Weekly property review: The changing face and future of S. Kidman & Co

Property editor Linda Rowley, 01/03/2023

Gina Rinehart, with some of Hancock’s growing Wagyu herd

THIS week’s property review looks at reasons behind the change in direction for Gina Rinehart’s two pastoral businesses – Hancock Agriculture and the S. Kidman & Co joint venture – and some interesting developments in the property space concerning the companies.

Nobody has been more active in the Australian grazing property market than Ms Rinehart over the past five years, both as a buyer and seller.

Hancock Agriculture and Kidman Cattle Co collectively run about 240,000 head of branded cattle (with more anticipated after the next muster) on six million hectares across 22 properties (include several aggregations) operating in New South Wales, Queensland, Western Australia and the Northern Territory.

As part of its Wagyu program, Hancock also operates a number of dedicated feedlots for Wagyu programs. More on that as part of Beef Central’s recently launched Top 25 Lotfeeders feature, being published over the next four weeks.

When Mrs Rinehart decided to offload eight properties spanning 1.9 million hectares in 2020, some media saw this as first signs of her ‘bowing out’ of agriculture. The claims couldn’t have been further from the truth.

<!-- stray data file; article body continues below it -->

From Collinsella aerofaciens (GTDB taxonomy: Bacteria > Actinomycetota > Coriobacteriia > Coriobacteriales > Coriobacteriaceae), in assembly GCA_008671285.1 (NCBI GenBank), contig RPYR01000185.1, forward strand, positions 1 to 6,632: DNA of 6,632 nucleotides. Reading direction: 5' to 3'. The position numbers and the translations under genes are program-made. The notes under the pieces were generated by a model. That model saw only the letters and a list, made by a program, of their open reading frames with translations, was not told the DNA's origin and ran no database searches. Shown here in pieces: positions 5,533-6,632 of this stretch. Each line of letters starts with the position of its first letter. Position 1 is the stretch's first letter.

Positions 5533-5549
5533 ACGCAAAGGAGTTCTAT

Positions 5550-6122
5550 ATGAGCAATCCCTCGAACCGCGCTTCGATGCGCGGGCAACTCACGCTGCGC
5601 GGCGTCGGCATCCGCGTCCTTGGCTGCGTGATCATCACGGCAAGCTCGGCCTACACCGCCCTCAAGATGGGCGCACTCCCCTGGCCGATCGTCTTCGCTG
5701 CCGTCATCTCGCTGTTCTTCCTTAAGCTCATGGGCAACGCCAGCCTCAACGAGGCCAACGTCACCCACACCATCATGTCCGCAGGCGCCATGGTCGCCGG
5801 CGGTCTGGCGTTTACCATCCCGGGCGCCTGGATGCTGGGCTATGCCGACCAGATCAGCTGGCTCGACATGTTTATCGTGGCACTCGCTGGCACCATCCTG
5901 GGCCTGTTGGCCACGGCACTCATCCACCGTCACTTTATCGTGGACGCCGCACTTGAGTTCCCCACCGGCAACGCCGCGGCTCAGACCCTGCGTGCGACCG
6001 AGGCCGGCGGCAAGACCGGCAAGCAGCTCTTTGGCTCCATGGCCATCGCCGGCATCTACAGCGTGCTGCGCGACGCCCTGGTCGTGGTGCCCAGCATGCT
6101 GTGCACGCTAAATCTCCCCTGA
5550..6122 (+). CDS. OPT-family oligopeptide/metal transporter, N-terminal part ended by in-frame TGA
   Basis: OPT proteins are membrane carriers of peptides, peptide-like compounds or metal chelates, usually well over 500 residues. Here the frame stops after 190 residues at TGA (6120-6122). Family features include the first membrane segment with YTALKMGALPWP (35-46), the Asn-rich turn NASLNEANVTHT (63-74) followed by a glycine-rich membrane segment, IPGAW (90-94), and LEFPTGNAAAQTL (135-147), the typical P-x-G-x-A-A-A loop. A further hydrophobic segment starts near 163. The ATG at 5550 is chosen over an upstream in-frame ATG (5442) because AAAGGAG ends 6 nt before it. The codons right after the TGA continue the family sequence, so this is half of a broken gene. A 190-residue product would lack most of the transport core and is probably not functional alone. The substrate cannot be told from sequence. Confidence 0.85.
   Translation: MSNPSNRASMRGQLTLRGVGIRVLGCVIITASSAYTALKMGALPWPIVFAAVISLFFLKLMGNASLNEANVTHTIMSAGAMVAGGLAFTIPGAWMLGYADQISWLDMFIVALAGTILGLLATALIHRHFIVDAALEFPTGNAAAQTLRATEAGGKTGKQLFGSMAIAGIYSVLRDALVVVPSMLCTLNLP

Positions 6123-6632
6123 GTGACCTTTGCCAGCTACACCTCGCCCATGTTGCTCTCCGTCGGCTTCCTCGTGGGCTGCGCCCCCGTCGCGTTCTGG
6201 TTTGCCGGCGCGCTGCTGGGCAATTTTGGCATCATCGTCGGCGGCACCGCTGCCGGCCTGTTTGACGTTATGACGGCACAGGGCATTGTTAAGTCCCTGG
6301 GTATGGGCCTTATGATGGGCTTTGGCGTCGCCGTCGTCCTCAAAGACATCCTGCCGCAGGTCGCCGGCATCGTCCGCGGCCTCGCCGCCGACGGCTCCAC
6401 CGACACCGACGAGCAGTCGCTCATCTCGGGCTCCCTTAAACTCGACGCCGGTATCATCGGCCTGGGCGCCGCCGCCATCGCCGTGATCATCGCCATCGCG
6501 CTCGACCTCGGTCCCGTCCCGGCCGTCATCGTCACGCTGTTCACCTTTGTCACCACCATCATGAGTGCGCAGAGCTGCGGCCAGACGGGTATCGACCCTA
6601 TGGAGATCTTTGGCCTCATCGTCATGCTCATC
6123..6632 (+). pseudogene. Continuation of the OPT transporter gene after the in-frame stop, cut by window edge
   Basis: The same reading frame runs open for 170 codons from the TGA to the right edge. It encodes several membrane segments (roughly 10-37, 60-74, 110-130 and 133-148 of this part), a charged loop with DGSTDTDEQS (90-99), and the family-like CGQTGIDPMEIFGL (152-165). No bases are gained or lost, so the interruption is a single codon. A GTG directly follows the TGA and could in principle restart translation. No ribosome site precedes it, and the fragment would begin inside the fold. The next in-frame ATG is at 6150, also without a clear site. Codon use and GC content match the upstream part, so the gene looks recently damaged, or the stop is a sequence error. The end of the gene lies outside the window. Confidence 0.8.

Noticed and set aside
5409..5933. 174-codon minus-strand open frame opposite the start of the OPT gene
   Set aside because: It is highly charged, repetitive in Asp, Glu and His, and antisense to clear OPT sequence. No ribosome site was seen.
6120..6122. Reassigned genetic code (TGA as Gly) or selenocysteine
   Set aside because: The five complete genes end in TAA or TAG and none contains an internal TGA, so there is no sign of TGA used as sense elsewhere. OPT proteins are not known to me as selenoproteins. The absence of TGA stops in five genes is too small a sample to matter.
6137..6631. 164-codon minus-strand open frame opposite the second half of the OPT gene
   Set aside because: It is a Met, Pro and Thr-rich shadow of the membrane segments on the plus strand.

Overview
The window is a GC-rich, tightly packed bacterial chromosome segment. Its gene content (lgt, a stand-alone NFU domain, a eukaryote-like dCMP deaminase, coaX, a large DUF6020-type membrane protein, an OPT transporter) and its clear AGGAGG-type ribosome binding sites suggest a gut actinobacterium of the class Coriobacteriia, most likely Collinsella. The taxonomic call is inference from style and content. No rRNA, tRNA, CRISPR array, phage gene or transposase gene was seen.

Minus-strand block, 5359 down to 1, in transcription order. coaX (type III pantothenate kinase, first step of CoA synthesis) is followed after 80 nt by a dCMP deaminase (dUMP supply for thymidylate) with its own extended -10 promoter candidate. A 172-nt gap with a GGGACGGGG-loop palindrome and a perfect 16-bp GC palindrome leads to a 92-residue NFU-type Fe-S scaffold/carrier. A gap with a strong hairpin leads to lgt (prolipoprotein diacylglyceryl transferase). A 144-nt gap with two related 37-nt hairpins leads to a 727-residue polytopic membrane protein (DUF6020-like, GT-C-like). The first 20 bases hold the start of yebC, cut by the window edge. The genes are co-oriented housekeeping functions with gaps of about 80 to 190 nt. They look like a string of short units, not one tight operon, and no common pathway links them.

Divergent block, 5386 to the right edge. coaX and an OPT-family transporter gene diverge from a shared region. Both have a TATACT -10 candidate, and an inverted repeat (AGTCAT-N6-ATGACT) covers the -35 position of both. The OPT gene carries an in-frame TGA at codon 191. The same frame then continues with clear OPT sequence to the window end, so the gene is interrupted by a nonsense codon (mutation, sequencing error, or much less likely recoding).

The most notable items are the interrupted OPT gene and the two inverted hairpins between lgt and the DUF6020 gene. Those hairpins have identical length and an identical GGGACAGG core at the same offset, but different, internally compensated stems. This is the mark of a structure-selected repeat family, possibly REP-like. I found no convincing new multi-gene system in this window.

Australia’s richest woman was simply realigning her strategy to improve the genetics and quality of her cattle and also create a better balance between her breeding and finishing country.

There’s also compelling evidence it was about reducing her exposure to northern live export trade, in favour of traditional Australian production and processing.

Hancock Agriculture

Prior to its mining exploration success, the Hancock family owned and operated a number of well known cattle stations in WA’s north, including Ashburton Downs and Hamersley Station.

When Mrs Rinehart took control of Hancock Prospecting, she diversified her business interests beyond iron ore and made a string of cattle station investments including:

  • 400,000ha Fossil Downs (capacity of 20,000hd), Kimberley, WA
  • 265,000ha Liveringa (capacity 28,000hd), Kimberley, WA
  • 312,730ha Mulga Downs (capacity 8000hd), Pilbara, WA
  • 203,142ha Nerrima, Kimberley, WA. In September 2021, it was sold to WA’s Emanuel family for around $30m (including 15,000hd cattle).
  • 171,000ha Willeroo, adjoining Aroona, west of Katherine, NT. In October 2021, it was bought by Hamish and Georgia Brett (Brett Cattle Co).
  • 147,000ha Aroona, near Katherine, NT. In December, it was purchased in December 2021 by the DiGiorgio Family, Lucindale, South Australia.
  • 3500ha Phoenix Park live export depot and holding facility near Katherine. In January 2022, it was sold to Crown Point Pastoral (a joint venture between Viv Oldfield and Danny Costello).
  • 550,000ha Riveren and Inverway, Victoria River District, Northern Territory. In April 2022, it was sold to Peter and Jane Hughes for around $100m including 40,000 head of cattle.